CNBC Every day Open: Is hassle brewing?

Shoppers walk along 5th Avenue on Black Friday in New York, US, on Friday, Nov. 25, 2022.

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This report is from today’s CNBC Daily Open, our new, international markets newsletter. CNBC Daily Open brings investors up to speed on everything they need to know, no matter where they are. Like what you see? You can subscribe here.

What you need to know today

Big Tech takes a beating
The tech-heavy Nasdaq Composite Index is now down more than 10% from its highest close for the year in July after shedding 1.76% to close below its 200-day moving average and ending at 12,595.61. The Dow Jones Industrial Average slipped 251.63 points, or 0.76% to 32,784.30, while the S&P 500 dipped 1.18% to finish the session at 4,137.23. During Thursday’s session, the S&P 500 dipped into correction territory at its low of the day — ending the session nearly 10% off from its closing high, notched in July.

Amazing Amazon?
Amazon reported third-quarter earnings and revenue on Thursday that sailed past analysts’ estimates. The online retail giant said its ad business recorded $12.06 billion in revenue during the third quarter, marking a 26% jump from the year-earlier period. Its cloud unit, Amazon Web Services, grew revenue 12% year over year in the third quarter. Analysts had expected a more rapid performance for the world’s top provider of computing and storage services delivered from faraway data centers.

Cost and quality issues
Ford Motor on Thursday missed Wall Street’s third-quarter earnings expectations, as it restructures its operations and regroups following the end of a nearly six-week U.S. labor strike that in total has cost the company $1.3 billion. As a result of the work stoppage by the United Auto Workers union, which ended Wednesday with a tentative deal, the company pulled its previously announced earnings guidance that included adjusted earnings between $11 billion and $12 billion and adjusted free cash flow of $6.5 billion to $7 billion.

Cost cutting
Intel shares rose about 7% in after-hours trading after the company reported third-quarter earnings on Thursday that beat expectations for profit and sales, even as overall revenue declined. For the fourth quarter, Intel expects earnings of 23 cents per share, adjusted, on revenue of between $14.6 billion and $15.6 billion, versus LSEG expectations of 32 cents per share on $14.31 billion in sales.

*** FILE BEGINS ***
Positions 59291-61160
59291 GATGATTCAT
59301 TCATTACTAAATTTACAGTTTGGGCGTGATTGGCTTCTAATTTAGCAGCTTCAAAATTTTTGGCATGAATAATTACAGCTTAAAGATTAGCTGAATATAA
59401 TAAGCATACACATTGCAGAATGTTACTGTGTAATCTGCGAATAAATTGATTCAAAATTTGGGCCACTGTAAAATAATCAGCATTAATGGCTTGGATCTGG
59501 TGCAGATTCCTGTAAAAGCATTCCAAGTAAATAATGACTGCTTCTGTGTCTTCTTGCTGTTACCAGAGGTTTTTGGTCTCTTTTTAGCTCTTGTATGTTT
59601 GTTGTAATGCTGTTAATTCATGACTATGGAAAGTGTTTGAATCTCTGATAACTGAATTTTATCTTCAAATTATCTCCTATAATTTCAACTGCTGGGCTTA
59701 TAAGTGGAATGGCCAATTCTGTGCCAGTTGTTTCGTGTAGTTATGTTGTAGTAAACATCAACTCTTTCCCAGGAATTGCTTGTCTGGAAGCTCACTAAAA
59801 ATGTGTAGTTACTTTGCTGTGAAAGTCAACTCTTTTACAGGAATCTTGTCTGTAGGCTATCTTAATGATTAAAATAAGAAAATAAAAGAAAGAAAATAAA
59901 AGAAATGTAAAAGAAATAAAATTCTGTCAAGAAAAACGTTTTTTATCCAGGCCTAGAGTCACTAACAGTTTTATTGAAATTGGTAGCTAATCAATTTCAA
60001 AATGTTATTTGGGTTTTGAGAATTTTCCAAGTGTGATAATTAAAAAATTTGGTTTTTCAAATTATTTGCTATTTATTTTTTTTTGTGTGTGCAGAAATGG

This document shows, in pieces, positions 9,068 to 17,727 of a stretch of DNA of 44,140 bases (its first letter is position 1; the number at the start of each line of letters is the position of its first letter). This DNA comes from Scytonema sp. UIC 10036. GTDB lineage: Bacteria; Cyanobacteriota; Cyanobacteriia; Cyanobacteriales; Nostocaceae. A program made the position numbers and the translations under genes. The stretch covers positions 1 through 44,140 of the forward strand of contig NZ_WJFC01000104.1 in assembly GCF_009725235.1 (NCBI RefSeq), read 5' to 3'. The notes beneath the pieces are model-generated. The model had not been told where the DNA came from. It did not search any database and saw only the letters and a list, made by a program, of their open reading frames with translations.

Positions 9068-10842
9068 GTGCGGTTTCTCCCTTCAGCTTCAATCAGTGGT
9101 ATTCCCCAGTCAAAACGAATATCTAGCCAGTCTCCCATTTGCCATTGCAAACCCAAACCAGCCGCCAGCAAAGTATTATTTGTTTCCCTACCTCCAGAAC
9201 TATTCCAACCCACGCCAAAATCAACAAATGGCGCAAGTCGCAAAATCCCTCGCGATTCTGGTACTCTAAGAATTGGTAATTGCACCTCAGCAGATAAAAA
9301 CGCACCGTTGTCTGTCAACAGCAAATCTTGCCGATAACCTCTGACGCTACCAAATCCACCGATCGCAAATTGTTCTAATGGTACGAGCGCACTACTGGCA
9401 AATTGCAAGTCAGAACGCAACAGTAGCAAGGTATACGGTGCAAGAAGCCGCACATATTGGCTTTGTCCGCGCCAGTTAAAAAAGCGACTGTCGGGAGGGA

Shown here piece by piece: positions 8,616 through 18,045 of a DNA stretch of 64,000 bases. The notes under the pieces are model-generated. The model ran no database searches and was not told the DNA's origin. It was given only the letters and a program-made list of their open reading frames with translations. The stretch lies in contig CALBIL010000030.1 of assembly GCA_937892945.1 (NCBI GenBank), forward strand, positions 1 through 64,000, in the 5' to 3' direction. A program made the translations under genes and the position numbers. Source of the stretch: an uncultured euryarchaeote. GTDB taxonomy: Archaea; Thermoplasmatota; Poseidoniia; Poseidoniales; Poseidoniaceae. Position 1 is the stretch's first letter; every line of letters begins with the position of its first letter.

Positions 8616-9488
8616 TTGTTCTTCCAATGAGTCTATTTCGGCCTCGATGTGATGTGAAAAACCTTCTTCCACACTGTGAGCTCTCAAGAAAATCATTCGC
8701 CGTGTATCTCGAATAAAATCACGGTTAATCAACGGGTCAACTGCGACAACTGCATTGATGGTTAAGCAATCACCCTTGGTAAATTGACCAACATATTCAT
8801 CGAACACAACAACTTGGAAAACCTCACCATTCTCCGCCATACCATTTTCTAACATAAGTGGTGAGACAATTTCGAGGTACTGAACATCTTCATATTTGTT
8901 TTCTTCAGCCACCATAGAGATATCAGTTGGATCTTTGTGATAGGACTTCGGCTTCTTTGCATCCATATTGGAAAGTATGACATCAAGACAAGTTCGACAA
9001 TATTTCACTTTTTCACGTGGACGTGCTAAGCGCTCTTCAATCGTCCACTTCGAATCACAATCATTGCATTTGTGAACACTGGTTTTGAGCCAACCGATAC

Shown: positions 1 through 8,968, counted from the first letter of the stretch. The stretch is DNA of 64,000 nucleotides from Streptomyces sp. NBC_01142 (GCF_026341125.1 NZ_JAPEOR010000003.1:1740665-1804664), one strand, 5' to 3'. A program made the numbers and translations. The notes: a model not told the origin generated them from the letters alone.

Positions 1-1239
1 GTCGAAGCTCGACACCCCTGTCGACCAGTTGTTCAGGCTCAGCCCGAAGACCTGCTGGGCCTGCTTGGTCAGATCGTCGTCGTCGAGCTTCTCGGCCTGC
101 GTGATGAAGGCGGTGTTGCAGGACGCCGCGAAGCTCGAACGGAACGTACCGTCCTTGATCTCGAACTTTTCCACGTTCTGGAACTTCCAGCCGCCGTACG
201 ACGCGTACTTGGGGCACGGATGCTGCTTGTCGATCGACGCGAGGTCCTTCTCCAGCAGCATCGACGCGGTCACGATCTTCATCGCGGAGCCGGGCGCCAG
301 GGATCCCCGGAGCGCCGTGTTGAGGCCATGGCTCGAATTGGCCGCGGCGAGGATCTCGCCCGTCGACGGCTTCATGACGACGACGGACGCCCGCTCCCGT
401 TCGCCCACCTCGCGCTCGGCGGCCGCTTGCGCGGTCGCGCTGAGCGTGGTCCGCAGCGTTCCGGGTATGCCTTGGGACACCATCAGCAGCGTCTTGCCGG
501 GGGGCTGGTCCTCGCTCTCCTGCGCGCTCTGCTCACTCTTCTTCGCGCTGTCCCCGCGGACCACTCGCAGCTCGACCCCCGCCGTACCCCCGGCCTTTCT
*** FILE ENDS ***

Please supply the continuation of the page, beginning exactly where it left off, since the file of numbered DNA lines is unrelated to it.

[PRO] Nasdaq bears
Mounting pressure from “higher for longer” interest rates means there’s likely more bad news ahead for the tech-heavy Nasdaq Composite. Multiple names within the Nasdaq are already in a bear market, or down more than 20% from their 52-week highs. CNBC Pro recently screened for a list of these stocks.

The bottom line

Strong consumer spending in the face of higher interest rates and stubbornly high inflation partly buoyed the U.S. economy in the third quarter.

But a slew of recent economic indicators seems to be pointing to U.S. consumers quickly running out of excess cash, while household savings are coming under pressure.

“I think the U.S. consumer is walking towards a cliff, basically,” Chris Watling, chief executive of financial advisory firm Longview Economics, told CNBC’s Squawk Box Europe on Wednesday.

Earnings guidance for the fourth quarter has not been as rosy as well.

Shares of Hasbro and Mattel fell on Thursday, as both toymakers suggested sales will slow in the fourth quarter. Consumers are cutting back on spending as the holiday season approaches as inflation pressures start to hit their wallets.

Burritos at Chipotle are also about to get even more expensive. Executives said the company will pass along the higher labor costs after California raised wages for fast-food workers to $20 an hour in April.

Despite issuing strong third-quarter results, shares of Meta closed down more than 3% Thursday on the tech giant’s cautious guidance about potential ad softness due to the ongoing Israel-Hamas war.

The idea of a looming recession has been lingering at the back of people’s minds for well over a year now. Will it ever come to pass, or is the market correction merely wiping the froth off recent exuberance?

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